Know your rights
Since you’re often unable to negotiate the terms of a standard form contract, there is now a law to deal with possible unfairness, under the Fair Trading Act (FTA). This law only applies to standard form contracts to provide products or services for ordinary domestic use. It is up to the court to decide if the contract is in fact a standard form contract.
A penalty clause may be unfair if it’s purpose is to sanction you for breach of contract or prevent you from doing so.
An unfair contracts term (UCT) is specifically defined under the FTA and can be declared unfair if the term:
- would cause a significant imbalance in your rights and obligations under the contract
- is not reasonably necessary to protect the legitimate interests of the supplier
- would cause detriment (financial or other losses) to you if it was applied or enforced.
Some terms can’t be reviewed under the UCT law. For example, if the term:
- defines the main subject matter of the contract ie the products or services you are buying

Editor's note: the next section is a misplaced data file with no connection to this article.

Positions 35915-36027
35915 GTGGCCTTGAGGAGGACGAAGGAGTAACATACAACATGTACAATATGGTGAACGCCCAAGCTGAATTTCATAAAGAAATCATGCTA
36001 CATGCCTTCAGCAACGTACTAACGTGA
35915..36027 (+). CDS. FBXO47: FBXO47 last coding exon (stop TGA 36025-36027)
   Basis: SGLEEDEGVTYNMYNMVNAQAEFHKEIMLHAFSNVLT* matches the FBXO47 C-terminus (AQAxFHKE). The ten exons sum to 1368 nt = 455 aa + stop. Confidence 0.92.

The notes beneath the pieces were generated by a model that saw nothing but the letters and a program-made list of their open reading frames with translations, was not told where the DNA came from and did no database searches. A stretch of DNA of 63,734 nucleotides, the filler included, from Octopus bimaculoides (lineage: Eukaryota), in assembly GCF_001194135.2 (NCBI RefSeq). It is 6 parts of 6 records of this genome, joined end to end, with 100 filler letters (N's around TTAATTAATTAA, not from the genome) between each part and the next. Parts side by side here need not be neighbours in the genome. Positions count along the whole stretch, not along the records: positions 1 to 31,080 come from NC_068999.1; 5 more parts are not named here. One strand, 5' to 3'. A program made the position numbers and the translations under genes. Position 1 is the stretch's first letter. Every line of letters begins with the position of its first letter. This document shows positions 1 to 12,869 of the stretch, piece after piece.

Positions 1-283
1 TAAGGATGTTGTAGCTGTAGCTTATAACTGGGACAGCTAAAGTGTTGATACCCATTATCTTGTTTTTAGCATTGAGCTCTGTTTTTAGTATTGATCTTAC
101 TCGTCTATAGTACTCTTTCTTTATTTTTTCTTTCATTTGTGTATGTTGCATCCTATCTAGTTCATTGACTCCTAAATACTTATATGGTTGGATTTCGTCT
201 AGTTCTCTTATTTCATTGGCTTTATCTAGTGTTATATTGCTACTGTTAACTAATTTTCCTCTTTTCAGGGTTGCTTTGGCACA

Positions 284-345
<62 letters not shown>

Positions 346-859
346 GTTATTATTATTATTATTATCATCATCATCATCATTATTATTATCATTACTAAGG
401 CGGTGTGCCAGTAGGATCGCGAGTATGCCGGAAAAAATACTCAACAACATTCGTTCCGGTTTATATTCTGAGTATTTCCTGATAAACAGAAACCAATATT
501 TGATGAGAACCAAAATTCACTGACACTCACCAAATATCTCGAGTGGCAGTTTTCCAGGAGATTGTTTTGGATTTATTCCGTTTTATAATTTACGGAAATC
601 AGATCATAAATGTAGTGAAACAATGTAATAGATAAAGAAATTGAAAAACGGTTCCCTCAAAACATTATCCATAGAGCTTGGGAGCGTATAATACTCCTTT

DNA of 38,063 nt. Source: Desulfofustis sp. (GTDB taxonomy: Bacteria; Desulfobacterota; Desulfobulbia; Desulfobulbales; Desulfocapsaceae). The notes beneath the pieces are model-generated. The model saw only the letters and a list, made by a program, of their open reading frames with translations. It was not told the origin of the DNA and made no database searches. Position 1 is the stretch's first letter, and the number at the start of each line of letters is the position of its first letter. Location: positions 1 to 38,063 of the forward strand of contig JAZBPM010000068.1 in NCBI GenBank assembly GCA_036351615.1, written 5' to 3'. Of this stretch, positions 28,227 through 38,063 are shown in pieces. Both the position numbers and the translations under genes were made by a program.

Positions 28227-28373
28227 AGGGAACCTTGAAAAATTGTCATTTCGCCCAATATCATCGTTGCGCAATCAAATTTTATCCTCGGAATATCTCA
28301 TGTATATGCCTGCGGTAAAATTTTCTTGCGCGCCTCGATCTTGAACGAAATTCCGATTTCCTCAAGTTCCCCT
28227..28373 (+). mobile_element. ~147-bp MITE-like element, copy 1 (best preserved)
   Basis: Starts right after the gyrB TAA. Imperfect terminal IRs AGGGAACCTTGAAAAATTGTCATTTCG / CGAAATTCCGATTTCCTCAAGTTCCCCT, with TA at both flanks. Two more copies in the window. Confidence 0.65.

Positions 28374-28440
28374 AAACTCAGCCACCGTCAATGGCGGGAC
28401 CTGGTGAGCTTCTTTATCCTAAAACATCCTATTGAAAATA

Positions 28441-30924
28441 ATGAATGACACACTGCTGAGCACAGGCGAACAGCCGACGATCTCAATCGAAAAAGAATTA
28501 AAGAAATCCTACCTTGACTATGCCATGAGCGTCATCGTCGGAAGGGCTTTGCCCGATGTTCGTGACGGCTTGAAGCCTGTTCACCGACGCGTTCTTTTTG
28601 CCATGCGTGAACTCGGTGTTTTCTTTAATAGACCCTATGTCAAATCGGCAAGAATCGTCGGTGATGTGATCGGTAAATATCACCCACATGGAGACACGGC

- sets the up-front price payable (this may include additional fees, but not penalty fees which may still be challenged as unfair)
- is expressly allowed by another statute ie the law.
Unfair contract terms
The FTA gives examples of possible unfair contract terms. Mainly, unfair terms allow a business to make changes to the contract or changes to the products or services they supply without your consent. These include terms that allow the supplier to:
- vary the terms of the contract
- avoid or limit their performance of the contract
- renew or not renew the contract
- vary the upfront price without giving you the right to end the contract without your paying penalty
- vary the products or services to be supplied.
Insurance contracts are treated differently under the unfair contracts terms law (UCTL) within the FTA, with a much longer list of terms that may not be challenged as unfair.
This UCT law allows you to apply to the Commerce Commission to have the particular terms challenged. However, only the Commerce Commission can apply to the District Court or High Court for a declaration that a term is unfair and therefore not enforceable.
Parties to a standard form consumer contract can’t contract out of the UCT provisions. This means they can’t try to get around the FTA or tell you that it doesn’t apply. Any attempt to do so may breach the FTA that the UCTL is part of.
Read the Commerce Commission’s Unfair Contract Terms Guidelines(external link) for more information.